It's no secret that modern day politics has been a boon to late-night comedy writers. From Saturday Night Live to Stephen Colbert to Samantha Bee, there has literally not been a day that's gone by since Jan. 20 without someone lampooning President Donald Trump, his children, his spokespeople or anyone else affiliated with him. And it's also been well-reported that since Trump's win, late-night comics (and even South Park) have struggled with how to make the news funny since, no matter what side of the aisle you belong to, you have to admit that events of the day are wild enough on their own.
What's been less talked about though, is how the minds shaping politi-com work hard to not just ridicule the president — even if a good half of the country believes that's all these coastal elites do. When writers from today's most influential comedy-news shows gathered Saturday to talk about their tough jobs as part of the Television Critics Association summer press tour, they unanimously said they work hard to be fair, something that may come as a surprise to many.
The writers — Emmy-winning Hallie Haglund of The Daily Show; Jason Reich of The Jim Jefferies Show; Ashley Nicole Black of Full Frontal With Samantha Bee and Christine Nangle of Comedy Central's The President Show — all said their work involves the discipline not to mock Trump supporters and a responsibility to dig for deeper truths. After all, none of them saw Trump's win coming and they're smart enough to know there's a lot they don't know.
"You don't want to say to Trump voters, 'You're stupid," says Nangle. It's no longer about low-hanging fruit — mocking Trump's hair or the way he talks — but less obvious, more important stories. For example, Ashley Nicole Black noted how outlets pounced on Anthony Scaramucci's outrageous, profanity-laced interview (lampooned by Mario Cantone on the The President Show), but didn't devote as much time to the health care vote taking place at the same time.
"As a show, yes, there's some easy jokes here," she says, "but also, people need to know what's happening with their health care and someone has to tell them." In that sense, that makes late-night programs actually function like balanced news organizations as much as comedy shows.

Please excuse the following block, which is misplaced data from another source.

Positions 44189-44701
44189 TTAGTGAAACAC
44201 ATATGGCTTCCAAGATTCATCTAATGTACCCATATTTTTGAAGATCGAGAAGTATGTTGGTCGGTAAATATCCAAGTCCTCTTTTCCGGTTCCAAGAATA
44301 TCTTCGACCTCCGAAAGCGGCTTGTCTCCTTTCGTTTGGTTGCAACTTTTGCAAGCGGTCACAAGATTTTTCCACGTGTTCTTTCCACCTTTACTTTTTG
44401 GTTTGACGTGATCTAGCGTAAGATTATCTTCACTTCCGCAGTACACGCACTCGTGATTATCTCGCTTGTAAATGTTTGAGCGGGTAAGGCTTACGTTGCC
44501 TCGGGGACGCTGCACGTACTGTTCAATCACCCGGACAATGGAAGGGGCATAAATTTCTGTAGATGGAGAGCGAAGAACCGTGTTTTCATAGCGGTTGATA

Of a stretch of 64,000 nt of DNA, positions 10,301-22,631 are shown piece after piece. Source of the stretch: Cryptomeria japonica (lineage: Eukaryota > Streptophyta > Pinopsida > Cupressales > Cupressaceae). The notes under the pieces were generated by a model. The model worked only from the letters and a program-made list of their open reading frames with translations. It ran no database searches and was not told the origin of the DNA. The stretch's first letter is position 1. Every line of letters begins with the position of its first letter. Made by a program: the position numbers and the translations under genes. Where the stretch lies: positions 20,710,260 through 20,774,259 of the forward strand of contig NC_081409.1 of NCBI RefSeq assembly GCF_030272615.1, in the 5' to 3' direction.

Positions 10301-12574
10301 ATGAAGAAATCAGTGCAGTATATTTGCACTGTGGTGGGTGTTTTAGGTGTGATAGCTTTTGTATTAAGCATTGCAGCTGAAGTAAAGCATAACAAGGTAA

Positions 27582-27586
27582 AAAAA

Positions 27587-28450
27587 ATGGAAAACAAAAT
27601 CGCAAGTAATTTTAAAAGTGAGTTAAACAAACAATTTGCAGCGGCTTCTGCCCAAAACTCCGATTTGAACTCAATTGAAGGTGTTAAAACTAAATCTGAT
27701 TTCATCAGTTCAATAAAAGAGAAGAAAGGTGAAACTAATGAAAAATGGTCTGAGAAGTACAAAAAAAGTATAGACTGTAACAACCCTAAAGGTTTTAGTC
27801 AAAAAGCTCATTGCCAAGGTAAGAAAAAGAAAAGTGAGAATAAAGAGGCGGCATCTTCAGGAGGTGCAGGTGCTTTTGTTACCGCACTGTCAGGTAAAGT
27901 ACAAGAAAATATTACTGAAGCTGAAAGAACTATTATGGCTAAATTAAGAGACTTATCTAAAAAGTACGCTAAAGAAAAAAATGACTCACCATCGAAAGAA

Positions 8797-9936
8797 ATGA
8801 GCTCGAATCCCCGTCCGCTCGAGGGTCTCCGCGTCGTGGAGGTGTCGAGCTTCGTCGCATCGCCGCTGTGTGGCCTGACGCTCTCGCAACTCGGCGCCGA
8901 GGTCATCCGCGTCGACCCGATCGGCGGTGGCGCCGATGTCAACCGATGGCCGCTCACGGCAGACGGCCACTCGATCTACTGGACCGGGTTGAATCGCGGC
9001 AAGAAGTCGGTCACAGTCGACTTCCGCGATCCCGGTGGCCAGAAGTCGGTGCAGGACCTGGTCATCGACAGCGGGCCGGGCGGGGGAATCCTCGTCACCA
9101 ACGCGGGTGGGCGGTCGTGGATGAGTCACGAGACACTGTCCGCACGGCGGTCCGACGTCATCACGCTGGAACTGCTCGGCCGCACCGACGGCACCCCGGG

Part of that responsibility comes from the fact that these shows are a major source of news and analysis for young people. The Daily Show was groundbreaking in this regard during the Jon Stewart era, but its audience is even younger now with Trevor Noah as host. The shows' writers know that since many younger viewers don't have historical knowledge of politics, it is imperative that they explain what's going on.
"We start with a question. Like, 'Does anyone know what this is, exactly?'" says Hallie Haglund. "That wasn't a question we asked a ton with Jon [Stewart's] audience. It's our job to continue to challenge even people we agree with."
The Daily Show has a built-in gatekeeper to check writers' assumptions and beliefs: Noah doesn't carry U.S. partisan baggage since he grew up in South Africa — under apartheid no less. "There is a real effort for him to not pile on just for the sake of piling on, but to look at what's actually happening," Haglund says.
She cites the example of Trump's meeting with Putin at the G20 summit in July. "It took us halfway though the day to figure out what exactly happened. The way you saw the headlines and the teases, it made it sound like 'Who knows how they plotted to destroy the world.'" The team considered that the meeting might've been spontaneous and benign.
In these writers' minds, they're fighting a good fight — not necessarily by being the faces of "The Resistance," as some on the right might think, but by doing honest, fair and responsible assessments while checking their own b.s. It's not easy; there's much more to it than making some jokes from headlines. While it's true that they've got tons more material, the work is also exhausting. As The President Show's Nangle said to knowing laughs from her fellow writers, "I don't want this job."